This new camera is nearing completion, enough so I was able to achieve "first light" this afternoon.

It's a nested box camera, employing a single-element meniscus lens (diameter ~4") that was salvaged from a photo-lithographic stepper (used in the semiconductor industry to print integrated circuit patterns onto silicon wafers). When finished, the front portion will be fixed to the bottom plate, with the rear sliding in and out for focusing. It employs standard Riteway-style 8"x10" sheet film holders.

The camera is constructed from black foamcore, the front half is laminated on the outside with a thin, wooden adhesive laminate used for countertops. The rear of the sliding portion, made from scrap wood, employs a set of aluminum "L" channel to clamp the film holder, via thumbscrews, permitting an uninterrupted view of the rear, where I will insert a removable ground glass viewscreen, same thickness as the film holder.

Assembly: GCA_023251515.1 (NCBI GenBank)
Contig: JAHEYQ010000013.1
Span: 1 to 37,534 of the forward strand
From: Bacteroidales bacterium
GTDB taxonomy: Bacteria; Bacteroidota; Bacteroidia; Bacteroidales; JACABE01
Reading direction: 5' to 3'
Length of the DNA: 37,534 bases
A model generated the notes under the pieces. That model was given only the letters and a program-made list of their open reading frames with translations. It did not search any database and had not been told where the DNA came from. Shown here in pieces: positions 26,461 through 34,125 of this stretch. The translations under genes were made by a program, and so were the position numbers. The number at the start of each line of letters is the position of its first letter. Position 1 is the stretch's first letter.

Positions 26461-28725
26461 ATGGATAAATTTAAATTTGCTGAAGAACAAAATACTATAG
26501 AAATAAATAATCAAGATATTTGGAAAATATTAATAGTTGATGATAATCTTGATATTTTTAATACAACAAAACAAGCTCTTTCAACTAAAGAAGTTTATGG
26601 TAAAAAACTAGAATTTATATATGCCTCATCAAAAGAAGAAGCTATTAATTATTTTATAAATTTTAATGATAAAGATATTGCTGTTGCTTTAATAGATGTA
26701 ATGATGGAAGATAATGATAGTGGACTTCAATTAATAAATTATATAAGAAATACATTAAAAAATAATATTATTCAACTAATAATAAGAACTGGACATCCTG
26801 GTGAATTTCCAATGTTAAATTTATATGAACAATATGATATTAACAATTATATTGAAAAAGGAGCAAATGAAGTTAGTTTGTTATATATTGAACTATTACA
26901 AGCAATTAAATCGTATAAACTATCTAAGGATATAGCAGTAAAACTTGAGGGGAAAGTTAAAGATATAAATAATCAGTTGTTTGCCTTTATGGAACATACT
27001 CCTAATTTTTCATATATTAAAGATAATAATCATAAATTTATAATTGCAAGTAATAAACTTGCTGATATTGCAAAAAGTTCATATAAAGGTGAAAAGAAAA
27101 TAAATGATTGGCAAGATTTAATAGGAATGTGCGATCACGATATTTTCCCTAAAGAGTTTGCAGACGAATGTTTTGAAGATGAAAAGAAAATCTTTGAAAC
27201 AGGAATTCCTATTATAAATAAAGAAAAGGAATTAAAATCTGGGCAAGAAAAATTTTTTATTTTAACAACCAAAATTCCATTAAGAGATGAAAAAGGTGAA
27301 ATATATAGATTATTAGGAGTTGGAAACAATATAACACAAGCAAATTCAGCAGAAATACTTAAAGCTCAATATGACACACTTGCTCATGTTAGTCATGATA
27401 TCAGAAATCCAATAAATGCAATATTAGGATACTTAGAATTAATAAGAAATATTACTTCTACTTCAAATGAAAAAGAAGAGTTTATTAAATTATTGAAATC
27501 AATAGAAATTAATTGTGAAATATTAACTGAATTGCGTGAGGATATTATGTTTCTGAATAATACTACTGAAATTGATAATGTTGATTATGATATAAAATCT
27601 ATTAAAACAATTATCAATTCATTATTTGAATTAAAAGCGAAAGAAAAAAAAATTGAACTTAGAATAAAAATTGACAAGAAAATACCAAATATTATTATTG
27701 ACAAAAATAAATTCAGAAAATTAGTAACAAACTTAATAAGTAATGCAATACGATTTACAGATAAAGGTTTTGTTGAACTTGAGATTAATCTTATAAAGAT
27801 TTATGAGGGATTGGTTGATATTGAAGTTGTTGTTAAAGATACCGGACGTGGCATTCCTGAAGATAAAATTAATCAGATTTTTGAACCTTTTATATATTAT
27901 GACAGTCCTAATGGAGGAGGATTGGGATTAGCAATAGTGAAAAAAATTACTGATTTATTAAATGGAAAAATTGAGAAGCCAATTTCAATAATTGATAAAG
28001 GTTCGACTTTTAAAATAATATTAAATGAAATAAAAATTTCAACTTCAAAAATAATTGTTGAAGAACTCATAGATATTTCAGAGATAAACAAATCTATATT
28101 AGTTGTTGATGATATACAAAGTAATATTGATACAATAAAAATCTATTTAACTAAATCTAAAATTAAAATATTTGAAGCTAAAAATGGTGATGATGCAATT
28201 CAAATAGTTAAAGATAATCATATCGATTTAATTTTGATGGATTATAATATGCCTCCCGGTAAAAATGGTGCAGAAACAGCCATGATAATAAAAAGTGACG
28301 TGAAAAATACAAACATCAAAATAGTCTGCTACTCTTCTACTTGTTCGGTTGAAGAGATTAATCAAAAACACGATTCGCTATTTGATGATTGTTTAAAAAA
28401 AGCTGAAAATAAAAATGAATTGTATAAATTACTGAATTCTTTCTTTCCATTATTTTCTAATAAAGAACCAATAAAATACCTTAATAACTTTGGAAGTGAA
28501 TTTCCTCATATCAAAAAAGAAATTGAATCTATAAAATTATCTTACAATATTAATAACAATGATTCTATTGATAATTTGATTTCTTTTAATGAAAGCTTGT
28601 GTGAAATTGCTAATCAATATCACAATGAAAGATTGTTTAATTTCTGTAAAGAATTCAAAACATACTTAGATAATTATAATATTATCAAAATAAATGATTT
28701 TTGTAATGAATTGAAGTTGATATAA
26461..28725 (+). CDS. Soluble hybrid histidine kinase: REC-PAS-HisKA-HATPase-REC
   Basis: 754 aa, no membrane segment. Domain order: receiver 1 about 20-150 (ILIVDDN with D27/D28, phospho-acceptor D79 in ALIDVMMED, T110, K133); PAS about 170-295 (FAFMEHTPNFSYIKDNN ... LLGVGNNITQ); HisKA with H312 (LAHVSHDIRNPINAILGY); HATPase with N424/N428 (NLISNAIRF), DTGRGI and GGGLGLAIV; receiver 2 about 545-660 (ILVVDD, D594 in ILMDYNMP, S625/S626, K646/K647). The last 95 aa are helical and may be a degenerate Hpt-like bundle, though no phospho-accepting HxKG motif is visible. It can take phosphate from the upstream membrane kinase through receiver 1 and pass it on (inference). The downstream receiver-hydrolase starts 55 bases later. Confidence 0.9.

There is a removable aperture stop, behind the shutter; I only made two so far, the one used today is 3mm, giving a focal ratio of F/90, a hyperfocal setup needing little in the way of critical focusing. The other aperture stop is ~3" diameter, giving a focal ratio around F/4 wide open. I plan on making a set of various sizes.

The shutter is a simple guillotine shutter made from masonite, covered on the reverse side with adhesive craft felt, as is most of the inside surfaces of the box that aren't black foamcore, to absorb light reflections.

The camera will have two operating modes: 1) Hyperfocal mode, F/90, no critical focus needed; 2) Wide aperture, narrow DOF, taking advantage of the single meniscus lens's abberations to produce soft-focus images, for instance for portraits.

Since there is no mechanical shutter, I have to keep the shutter speeds >1 second, so the hand-operated shutter can be used accurately.

Today's first images were made using preflashed grade 2 paper negatives.